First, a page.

Many New Jersey residents have retirement accounts of some sort, through work or personal choice. On these accounts, they likely have beneficiaries designated so that, when they eventually pass on, someone they know and/or love will benefit from their willingness to save. Recipients have a few options when inheriting such funds. Thanks to the Setting Every Community Up for Retirement Act, those options are likely about to change, which means estate planning for such accounts will likely need to change.
Under current laws, beneficiaries of retirement accounts can have funds distributed to them slowly over time, or account owners can set up IRA Conduit Trusts to help their heirs avoid excessive taxation. Thanks to the SECURE Act, which recently passed the House and is expected to pass the Senate, these benefits will soon disappear. Now, beneficiaries will have to withdraw the full amount of the fund within a 10-year period — with a few exceptions. Without beneficiary designations, the fund will be paid out in five years to whomever the court decides is the rightful heir.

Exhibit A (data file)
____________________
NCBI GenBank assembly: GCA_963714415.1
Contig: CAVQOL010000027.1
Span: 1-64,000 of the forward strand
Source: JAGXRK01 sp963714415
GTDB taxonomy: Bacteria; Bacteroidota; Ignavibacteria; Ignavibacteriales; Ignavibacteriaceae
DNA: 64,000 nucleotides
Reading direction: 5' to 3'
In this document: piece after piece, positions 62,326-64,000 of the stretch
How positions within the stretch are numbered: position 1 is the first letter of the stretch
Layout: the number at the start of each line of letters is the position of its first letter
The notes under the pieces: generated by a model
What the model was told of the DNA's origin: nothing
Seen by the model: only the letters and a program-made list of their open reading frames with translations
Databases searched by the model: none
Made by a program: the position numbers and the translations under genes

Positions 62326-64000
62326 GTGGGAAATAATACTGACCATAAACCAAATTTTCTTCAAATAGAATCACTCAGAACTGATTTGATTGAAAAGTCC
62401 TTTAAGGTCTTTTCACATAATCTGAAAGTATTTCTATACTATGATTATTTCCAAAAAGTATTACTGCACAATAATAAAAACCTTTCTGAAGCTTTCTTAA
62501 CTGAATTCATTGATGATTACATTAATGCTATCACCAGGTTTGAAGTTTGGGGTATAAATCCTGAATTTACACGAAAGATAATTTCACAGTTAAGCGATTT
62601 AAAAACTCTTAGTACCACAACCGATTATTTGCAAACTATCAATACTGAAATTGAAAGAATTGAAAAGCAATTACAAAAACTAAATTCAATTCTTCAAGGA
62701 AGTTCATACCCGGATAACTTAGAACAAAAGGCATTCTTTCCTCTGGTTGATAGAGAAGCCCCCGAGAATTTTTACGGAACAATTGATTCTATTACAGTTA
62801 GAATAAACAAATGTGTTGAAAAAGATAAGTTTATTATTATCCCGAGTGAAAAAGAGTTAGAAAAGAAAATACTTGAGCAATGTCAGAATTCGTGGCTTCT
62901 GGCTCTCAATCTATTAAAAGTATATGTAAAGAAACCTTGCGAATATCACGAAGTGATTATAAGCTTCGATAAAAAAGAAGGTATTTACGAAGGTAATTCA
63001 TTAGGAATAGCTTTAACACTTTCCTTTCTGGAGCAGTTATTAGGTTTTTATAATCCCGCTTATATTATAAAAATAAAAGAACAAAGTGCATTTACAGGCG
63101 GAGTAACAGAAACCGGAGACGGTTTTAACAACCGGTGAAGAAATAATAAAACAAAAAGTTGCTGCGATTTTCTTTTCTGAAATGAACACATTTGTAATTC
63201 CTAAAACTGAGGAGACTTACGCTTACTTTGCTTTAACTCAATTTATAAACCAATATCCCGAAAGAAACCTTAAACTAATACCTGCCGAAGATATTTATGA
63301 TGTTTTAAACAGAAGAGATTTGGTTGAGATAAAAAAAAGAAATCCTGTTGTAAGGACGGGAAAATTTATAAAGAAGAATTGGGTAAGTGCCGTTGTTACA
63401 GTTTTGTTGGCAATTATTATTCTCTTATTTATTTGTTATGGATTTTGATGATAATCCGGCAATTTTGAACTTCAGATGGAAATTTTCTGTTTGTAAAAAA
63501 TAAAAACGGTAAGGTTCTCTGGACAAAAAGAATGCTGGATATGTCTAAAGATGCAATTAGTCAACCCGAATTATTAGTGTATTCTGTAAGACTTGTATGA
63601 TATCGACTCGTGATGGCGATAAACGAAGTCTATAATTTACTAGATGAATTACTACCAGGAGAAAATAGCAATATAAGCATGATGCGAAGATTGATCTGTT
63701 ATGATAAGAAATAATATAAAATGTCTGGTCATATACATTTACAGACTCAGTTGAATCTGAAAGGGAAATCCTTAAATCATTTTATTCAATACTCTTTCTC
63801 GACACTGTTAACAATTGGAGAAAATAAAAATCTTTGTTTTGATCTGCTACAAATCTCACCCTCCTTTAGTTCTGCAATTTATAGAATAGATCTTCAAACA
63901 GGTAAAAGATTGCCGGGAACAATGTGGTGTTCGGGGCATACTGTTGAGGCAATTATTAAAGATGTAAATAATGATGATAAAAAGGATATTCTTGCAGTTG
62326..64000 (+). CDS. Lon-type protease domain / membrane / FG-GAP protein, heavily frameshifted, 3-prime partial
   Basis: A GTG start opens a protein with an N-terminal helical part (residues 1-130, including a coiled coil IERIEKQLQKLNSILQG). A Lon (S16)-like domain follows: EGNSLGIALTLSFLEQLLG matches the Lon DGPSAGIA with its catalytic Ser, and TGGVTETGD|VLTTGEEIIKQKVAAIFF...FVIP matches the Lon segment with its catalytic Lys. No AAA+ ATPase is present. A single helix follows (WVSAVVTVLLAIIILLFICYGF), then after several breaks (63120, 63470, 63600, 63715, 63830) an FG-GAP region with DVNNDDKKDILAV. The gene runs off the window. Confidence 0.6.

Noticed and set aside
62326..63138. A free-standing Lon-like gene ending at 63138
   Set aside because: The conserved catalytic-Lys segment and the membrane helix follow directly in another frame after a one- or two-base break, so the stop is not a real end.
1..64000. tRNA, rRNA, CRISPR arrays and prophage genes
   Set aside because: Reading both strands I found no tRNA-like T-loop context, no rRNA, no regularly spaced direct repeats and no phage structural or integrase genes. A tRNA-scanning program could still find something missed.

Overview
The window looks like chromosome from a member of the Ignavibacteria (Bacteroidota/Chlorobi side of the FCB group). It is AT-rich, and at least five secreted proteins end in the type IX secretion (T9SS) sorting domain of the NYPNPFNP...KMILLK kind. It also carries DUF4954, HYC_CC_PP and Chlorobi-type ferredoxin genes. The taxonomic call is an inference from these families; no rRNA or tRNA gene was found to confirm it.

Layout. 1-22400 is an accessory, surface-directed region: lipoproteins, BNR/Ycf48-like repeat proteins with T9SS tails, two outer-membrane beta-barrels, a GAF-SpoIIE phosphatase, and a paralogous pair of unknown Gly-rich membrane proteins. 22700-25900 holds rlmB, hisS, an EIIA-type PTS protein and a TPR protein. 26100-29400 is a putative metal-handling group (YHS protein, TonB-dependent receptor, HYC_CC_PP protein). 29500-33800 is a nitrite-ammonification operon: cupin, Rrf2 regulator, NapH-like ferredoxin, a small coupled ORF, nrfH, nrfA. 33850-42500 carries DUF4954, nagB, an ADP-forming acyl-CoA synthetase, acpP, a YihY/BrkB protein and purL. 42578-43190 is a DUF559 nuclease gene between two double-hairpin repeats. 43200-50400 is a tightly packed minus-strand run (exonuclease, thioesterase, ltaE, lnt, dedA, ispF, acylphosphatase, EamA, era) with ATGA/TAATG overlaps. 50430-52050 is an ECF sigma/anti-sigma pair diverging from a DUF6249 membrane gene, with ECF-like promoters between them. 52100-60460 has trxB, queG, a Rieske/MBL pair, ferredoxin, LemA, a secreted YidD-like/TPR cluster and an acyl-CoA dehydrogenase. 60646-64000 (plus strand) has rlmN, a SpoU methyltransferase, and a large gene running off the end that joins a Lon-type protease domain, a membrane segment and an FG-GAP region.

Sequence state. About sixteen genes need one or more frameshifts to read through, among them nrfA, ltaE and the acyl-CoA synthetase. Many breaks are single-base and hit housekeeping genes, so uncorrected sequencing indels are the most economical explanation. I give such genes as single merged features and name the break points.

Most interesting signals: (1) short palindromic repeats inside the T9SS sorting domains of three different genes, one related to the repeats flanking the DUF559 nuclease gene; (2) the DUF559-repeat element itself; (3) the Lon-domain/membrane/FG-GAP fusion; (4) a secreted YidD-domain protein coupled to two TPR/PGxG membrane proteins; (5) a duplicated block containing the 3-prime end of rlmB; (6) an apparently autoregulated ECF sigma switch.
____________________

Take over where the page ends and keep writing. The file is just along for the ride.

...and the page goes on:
Those who wish to place their retirement funds into trusts may still do so, but the beneficiary of the trust has to be what the law defines as a natural person. This is an actual person, not an estate, or charity. Regardless of whether these accounts are placed in trusts or just assigned to specific beneficiaries, the heir’s tax burden is possibly going to be much higher under the SECURE Act.
If this bill becomes law, is there any way around it? There may be. New Jersey residents who would like to know what their options are, to ensure their beneficiaries’ tax burdens are not significantly increased, can speak to an experienced estate planning attorney, who will be able to adjust current estate plans or create new ones that take these guidelines into account.